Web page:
On Thursday, April 2nd and Saturday, April 4th, leaders from Durham CAN institutions led a conversation about race and poverty in public housing after watching the documentary East Lake Meadows: A Public Housing Story. Durham Housing Authority (DHA) CEO, Mr. Anthony Scott, and Durham Housing Authority Commissioners Mr. Dan Hudgins, Mr. Bo Glen and Ms. Christine Westfall joined in these discussions.
We began both sessions with a moment to acknowledge the recent passing of a community elder, Mr. Raymond "Brother Ray" Eurquhart. Considered one of the busiest "retired" people in Durham, Bro. Ray also served on the Durham Housing Authority Board of Commissioners and earlier this year, thanked Durham CAN for our open letter in response to the displacement of McDougald Terrace residents.
Discussion Point: Similarities and Differences
We all saw a lot of similarities between Durham's public housing communities and East Lake in terms of architecture, landscaping issues (drainage/sewage pipe issues), strategic isolation and segregation, neglect, and the population served (Black women being the majority head of households). We also saw similarities in how residents of both East Lake Meadows and DHA communities take pride in their homes and communities, creating support networks, cooperative childcare arrangements, shared food, among other things.
Discussion Point: Did the housing authority in Atlanta lose sight of who they were serving with only 15% of the original population returning to East Lake after redevelopment?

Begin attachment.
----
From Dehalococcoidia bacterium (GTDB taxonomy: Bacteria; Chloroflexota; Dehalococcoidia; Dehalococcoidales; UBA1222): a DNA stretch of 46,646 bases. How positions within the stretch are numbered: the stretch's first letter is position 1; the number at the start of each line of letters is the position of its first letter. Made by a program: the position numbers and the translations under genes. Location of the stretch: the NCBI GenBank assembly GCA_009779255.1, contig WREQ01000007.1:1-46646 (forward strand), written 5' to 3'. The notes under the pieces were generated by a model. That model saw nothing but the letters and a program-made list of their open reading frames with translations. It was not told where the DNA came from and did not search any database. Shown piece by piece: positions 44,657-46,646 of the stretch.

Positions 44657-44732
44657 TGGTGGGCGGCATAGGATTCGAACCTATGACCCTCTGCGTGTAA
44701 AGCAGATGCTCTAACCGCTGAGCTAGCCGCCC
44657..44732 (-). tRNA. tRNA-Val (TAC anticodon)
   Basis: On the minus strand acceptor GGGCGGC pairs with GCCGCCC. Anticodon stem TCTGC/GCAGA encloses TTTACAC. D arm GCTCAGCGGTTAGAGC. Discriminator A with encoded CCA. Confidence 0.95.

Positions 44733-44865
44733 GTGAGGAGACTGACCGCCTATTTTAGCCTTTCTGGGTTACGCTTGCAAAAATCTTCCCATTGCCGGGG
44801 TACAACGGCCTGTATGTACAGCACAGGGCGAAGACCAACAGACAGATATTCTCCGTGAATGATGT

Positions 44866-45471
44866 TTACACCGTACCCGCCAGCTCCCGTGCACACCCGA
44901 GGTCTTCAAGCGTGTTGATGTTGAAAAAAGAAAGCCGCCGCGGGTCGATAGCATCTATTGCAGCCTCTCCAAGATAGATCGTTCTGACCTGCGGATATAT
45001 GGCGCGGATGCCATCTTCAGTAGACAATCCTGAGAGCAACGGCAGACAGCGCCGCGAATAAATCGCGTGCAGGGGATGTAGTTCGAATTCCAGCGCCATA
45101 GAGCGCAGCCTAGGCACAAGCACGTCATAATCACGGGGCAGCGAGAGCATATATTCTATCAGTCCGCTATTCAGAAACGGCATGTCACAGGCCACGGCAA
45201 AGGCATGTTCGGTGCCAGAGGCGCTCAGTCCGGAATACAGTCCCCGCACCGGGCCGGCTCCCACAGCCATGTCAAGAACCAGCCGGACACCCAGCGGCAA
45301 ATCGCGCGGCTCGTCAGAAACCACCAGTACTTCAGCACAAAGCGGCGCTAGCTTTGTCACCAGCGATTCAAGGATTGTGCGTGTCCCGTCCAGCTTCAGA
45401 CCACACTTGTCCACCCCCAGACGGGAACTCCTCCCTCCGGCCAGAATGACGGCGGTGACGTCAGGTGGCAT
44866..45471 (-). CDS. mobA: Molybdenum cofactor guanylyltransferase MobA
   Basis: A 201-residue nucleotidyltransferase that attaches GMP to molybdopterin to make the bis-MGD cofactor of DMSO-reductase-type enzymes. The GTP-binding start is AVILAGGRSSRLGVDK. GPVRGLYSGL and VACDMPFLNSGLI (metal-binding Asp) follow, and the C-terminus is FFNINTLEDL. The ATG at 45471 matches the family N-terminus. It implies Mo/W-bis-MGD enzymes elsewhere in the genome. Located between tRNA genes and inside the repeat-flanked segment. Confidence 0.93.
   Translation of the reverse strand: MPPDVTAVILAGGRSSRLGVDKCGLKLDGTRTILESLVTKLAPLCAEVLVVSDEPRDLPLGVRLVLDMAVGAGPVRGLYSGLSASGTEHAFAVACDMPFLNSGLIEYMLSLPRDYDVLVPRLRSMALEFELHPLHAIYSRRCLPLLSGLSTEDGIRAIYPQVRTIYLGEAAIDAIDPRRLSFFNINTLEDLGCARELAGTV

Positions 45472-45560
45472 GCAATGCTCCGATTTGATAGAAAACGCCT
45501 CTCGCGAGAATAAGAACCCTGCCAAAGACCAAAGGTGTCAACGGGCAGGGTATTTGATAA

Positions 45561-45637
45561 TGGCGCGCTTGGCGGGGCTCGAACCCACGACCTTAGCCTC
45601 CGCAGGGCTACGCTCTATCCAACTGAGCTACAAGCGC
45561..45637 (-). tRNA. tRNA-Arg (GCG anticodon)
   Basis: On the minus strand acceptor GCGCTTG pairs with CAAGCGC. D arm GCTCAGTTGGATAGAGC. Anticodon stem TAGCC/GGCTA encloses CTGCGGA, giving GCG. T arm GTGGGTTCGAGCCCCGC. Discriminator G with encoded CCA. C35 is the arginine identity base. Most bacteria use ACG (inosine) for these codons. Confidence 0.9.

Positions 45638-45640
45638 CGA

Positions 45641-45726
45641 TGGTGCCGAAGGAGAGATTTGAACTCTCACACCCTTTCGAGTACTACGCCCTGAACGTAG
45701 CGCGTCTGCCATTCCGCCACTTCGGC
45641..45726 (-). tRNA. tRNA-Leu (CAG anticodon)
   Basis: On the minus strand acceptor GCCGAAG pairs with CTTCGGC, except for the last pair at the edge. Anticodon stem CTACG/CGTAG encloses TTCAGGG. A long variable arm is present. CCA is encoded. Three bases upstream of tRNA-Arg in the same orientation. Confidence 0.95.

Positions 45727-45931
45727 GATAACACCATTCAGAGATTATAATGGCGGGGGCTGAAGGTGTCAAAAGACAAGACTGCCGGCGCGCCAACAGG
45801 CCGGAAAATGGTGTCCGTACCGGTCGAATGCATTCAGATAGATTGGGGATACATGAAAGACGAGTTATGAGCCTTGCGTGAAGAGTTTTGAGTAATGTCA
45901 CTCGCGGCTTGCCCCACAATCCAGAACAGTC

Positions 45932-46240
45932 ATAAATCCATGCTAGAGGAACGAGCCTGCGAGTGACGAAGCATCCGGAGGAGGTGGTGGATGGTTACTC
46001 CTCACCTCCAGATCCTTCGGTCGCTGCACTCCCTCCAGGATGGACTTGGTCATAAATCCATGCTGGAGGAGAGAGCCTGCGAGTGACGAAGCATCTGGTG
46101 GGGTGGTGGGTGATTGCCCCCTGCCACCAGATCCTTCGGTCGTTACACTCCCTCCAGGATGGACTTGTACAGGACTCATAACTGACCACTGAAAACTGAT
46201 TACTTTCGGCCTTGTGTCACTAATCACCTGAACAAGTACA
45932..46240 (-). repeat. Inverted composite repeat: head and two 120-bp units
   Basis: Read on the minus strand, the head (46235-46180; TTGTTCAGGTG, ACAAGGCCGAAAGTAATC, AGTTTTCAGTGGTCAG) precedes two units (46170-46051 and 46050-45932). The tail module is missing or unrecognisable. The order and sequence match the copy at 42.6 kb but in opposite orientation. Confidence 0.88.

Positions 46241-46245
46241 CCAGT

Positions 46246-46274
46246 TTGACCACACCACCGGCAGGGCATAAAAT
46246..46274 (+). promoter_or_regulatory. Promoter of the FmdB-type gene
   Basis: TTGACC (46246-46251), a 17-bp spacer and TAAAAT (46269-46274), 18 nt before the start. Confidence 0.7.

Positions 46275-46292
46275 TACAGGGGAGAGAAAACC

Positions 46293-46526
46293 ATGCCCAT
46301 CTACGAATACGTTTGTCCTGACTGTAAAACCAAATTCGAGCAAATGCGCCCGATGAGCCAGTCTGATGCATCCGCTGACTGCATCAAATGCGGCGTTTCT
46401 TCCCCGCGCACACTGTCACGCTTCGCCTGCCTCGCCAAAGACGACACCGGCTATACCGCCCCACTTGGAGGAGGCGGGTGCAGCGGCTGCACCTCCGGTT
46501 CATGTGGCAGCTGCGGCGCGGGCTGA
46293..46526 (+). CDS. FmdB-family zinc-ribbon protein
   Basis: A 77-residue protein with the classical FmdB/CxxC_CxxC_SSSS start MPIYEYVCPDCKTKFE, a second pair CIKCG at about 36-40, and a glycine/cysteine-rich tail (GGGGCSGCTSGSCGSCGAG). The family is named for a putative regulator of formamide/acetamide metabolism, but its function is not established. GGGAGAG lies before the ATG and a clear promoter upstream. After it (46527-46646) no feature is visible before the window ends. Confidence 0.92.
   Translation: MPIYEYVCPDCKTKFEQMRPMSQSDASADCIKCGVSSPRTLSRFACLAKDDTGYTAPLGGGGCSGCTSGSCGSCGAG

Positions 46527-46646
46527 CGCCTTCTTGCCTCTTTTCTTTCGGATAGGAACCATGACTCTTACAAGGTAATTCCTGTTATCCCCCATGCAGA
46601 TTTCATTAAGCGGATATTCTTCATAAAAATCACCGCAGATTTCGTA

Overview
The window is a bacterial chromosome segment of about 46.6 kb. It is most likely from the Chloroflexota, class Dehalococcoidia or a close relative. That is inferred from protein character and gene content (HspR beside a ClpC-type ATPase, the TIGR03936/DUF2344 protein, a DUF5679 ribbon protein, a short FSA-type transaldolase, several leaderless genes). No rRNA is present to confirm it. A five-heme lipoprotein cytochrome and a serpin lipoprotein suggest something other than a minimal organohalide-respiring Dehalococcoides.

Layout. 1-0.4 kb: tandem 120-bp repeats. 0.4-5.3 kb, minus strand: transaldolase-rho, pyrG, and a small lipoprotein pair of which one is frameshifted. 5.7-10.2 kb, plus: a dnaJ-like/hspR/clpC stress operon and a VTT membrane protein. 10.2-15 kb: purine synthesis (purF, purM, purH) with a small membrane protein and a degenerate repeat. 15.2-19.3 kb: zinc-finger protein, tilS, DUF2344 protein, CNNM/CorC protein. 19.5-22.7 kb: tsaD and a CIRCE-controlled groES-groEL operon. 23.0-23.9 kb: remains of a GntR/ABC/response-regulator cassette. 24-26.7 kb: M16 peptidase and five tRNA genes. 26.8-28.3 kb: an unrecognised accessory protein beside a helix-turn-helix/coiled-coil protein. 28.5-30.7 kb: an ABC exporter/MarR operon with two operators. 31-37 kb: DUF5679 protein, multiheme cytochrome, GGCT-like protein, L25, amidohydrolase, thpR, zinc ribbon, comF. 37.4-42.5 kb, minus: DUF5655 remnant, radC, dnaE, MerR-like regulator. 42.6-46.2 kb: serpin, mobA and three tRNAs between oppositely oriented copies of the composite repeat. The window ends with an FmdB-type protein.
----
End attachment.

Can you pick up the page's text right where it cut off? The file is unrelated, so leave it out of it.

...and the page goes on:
The general consensus was that the housing authority knew exactly what it was doing. It wasn't that they lost sight, it was intentional. Using tighter lease restrictions or increasing costs of units, prevented many residents from coming back. It seems that some people were no longer considered "deserving". Mr. Scott spent time pointing out the differences between the RAD (Rental Assistance Demonstration) and Hope VI redevelopment process. RAD has a 1:1 requirement for low income units built into the law. So, if a property currently has 50 3-bedroom low income units, then the redeveloped property must have those as well.
Discussion Point: What actions can we take to ensure that DHA properties redeveloped under RAD will continue to serve the those with the most need for low-income and affordable housing but with the fewest options?
- Continue to organize with residents.
- Cultivate relationships with developers selected to do DHA's redevelopment.
- Work with city officials to provide oversight.
- Examine leases.
- Make sure moving expenses are covered.
- Keep other communities not in the redevelopment plans in mind. Many remain isolated. Can we bring amenities like improved transportation?
Discussion Point: What do healthy and respectful relationships between organizations and public housing communities look like?
In general, people held up the model of our organizing with Hoover Road residents as a positive example of relationship. People feel it is important to allow the community to lead itself and decide what is in their best interest. The importance of being invited into a community came up as well.